Above: close up of a failed rebar on a bridge overpass in Calgary
Canada’s infrastructure is failing and Canadians need to re-think the future. The problem with modern approaches to infrastructure is the constant need for maintenance, renovation and replacement. It could be that the RFP, lowest bidder process and lack of true building material knowledge is to blame. The current short term solutions approach taken to long term assets is expensive, environmentally costly- a better way can taken.
The basis for modern life is concrete. Modern concrete is made from Portland Cement recipe and it has a usable outdoor life of 20 years. When the time comes to demolish these unsound structures, the dust generated contributes to air pollution. Also problematic is the manufacturing process. Portland Cement is responsible for 5% to 7% of the man made CO2 gas worldwide. The emissions are so high because of the heat (1,500C) needed to make to make the curing mineral, Alite harden quickly.
Rome got it right
The romans were the big historical users of cement and they were experts. Much of the roman concrete in marinas and aqueducts survive today.
The Pantheon has been standing for 1889 years. It is still the world’s largest unreinforced concrete dome.
Roman concrete can last over 2000 years. But how it gets its durability has just been discovered recently. Roman concrete varies from the Portland Recipe by using 10% less water, less lime and adds volcanic ash. The ash is unique as it changes the structure of the cement to make it harder and more durable than modern cement. Even underwater, roman marine concrete remains unscathed by harsh salt water and currents. The secret they believe is in the ash. This ash contains Aluminum Silicate, when mixed with water, it causes a chemical reaction. The lime makes the cement denser and crystalline.
There are still roman bridges with little wear after 2000 years. In Roman times, bare concrete was unpleasing. The majority of buildings and bridges were faced with brick or other stones.
Contrast this to the 70’s Brutalist architecture. Where all concrete is just form cast and left bare (Calgary Board of Education building)
Volcanos & Coal
Alberta has a potential substitute, coal fly ash and the province generates tons of it. This is because Alberta derives the majority of its electricity from coal. The by-product of burning coal is fly ash. According to the ash recycling association, CIRCA up to 80% of Canadian fly ash is just landfilled and not used. Proponents like Headwater Resources of Utah think using fly ash for cement is the way of the future. They claim less heat is needed to produce, less water to mix and has a large savings over traditional cement. Durability, permeability & strength is greatly enhanced with this fly ash cement.
So why isn’t this being used more widely? Big cement companies like Lafarge have researched it and can offer it, but why are municipalities not biting? Granted this is pretty obscure and recent technology, municipalities tend to move pretty slow. But cheaper, minuscule environmental footprint, and lasts 2000 years. Makes the cost of ownership, incredibly attractive. If the trend is to create greener cities, with a smaller environmental footprint. Then this product would make an significant positive impact towards that goal. The province would save billions on the longevity factor alone. They could even save lives. Are cement and construction companies not promoting this because it is too good?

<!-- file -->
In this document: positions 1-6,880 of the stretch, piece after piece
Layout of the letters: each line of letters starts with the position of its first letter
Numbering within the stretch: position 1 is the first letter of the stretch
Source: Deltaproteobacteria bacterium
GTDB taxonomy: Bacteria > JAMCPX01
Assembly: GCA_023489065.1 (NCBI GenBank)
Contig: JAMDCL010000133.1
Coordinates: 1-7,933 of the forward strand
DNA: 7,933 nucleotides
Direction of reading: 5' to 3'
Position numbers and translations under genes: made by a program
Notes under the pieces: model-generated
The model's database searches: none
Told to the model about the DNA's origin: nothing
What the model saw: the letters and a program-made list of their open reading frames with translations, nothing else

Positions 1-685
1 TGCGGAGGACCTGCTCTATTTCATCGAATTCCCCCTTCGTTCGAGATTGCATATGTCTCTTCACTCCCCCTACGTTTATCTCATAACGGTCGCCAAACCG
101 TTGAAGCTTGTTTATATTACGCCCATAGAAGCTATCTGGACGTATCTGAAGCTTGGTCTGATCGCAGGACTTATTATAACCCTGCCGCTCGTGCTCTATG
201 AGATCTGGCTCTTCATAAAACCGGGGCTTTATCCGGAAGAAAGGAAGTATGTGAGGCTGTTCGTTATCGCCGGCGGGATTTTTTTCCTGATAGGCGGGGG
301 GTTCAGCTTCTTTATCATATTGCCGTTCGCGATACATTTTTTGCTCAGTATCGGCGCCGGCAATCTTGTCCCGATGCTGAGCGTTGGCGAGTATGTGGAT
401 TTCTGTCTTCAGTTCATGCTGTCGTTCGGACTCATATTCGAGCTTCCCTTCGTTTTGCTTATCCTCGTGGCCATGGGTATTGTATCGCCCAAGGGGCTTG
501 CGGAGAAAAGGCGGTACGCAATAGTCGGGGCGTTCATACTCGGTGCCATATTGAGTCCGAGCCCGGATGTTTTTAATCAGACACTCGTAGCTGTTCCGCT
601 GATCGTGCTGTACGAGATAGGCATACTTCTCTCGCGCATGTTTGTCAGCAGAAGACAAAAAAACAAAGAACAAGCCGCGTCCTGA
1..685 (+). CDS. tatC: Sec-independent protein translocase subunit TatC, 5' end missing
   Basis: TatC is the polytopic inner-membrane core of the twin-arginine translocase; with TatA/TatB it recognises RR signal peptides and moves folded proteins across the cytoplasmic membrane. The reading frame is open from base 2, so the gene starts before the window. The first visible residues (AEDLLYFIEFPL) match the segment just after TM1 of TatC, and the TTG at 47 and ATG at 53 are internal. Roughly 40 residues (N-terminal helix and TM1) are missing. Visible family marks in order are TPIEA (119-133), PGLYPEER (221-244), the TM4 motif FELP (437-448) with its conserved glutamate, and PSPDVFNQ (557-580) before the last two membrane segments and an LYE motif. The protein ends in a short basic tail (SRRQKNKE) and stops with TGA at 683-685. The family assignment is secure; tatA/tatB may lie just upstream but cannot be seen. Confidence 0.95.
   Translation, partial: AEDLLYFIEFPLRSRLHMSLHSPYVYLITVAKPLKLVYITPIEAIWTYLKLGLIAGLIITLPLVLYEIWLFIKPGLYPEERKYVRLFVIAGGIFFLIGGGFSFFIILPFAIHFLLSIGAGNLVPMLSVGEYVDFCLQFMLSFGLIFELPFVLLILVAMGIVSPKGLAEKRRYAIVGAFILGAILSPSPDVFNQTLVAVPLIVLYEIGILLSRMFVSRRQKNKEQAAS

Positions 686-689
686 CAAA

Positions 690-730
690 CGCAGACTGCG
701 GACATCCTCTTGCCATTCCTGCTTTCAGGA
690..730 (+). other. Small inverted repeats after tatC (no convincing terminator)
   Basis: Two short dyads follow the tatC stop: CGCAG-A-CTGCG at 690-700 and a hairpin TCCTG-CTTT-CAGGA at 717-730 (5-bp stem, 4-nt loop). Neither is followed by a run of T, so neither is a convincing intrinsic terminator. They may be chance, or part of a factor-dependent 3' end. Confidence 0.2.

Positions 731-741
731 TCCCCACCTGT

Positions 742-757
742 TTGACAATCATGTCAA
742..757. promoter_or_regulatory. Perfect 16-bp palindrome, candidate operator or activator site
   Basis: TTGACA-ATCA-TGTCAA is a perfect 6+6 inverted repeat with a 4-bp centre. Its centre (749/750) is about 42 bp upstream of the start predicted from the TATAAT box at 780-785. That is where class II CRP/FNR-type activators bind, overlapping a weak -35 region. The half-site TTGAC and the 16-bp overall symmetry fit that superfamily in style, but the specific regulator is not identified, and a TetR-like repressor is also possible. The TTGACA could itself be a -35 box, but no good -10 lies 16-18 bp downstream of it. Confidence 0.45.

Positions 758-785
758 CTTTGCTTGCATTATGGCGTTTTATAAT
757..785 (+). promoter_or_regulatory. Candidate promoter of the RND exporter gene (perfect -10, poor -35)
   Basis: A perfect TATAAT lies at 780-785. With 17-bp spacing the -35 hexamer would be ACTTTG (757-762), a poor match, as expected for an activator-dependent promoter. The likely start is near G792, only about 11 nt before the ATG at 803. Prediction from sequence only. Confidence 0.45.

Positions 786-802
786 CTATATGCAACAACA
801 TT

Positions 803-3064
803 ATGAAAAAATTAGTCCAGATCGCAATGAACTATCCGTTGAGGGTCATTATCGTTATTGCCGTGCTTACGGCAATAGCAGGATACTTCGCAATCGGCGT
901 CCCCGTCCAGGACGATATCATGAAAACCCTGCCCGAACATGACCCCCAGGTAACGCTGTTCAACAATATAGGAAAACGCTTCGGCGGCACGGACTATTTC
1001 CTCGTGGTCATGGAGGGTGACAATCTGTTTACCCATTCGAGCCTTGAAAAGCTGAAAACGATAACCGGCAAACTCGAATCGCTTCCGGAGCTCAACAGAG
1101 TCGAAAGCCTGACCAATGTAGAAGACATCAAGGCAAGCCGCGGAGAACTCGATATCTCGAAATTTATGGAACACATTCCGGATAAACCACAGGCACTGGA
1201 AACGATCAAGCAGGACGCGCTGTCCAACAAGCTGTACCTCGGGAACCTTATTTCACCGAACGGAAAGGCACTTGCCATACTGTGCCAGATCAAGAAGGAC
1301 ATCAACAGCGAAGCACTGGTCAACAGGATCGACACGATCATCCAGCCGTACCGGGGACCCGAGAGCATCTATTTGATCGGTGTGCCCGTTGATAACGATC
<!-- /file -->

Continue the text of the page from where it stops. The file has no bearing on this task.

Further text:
Regardless of motives, innovation marches on and waits for no one. Coal, used this way is a natural hedge against a potential cap n’ trade program. The heaviest polluters under that system are cement manufacturers. They could offset those debts with credits by producing roman style cement. Buildings and infrastructure built with this cement could gain extra credits. Allotments under LEED and other “green” building programs could also be used. Given today’s tape, plastic wrap, Styrofoam and plywood method of construction, maybe even mortgages could be lengthened given the superiority and longevity of the buildings built with Roman Cement.
With such a potential for savings, Alberta and it municipalities must study this. They cannot wait for manufacturers, the infrastructure is aging and it needs a better solution. If municipalities can get off the buy, repair, redo treadmill, infrastructure issues of this nature can eliminated and capital focused elsewhere.
Ideally turning the “sin” of burning coal into a saint of the environment and winning economically would be first choice. But if the Alberta fly ash is not favorable, then trial importation programs sourcing real volcanic ash should be investigated. Even doubling the lifespan of current cement is enormous. This alone halves the environmental footprint at a fraction of the current cost.
That’s something taxpayers can get behind.
Source: Trebuchet Research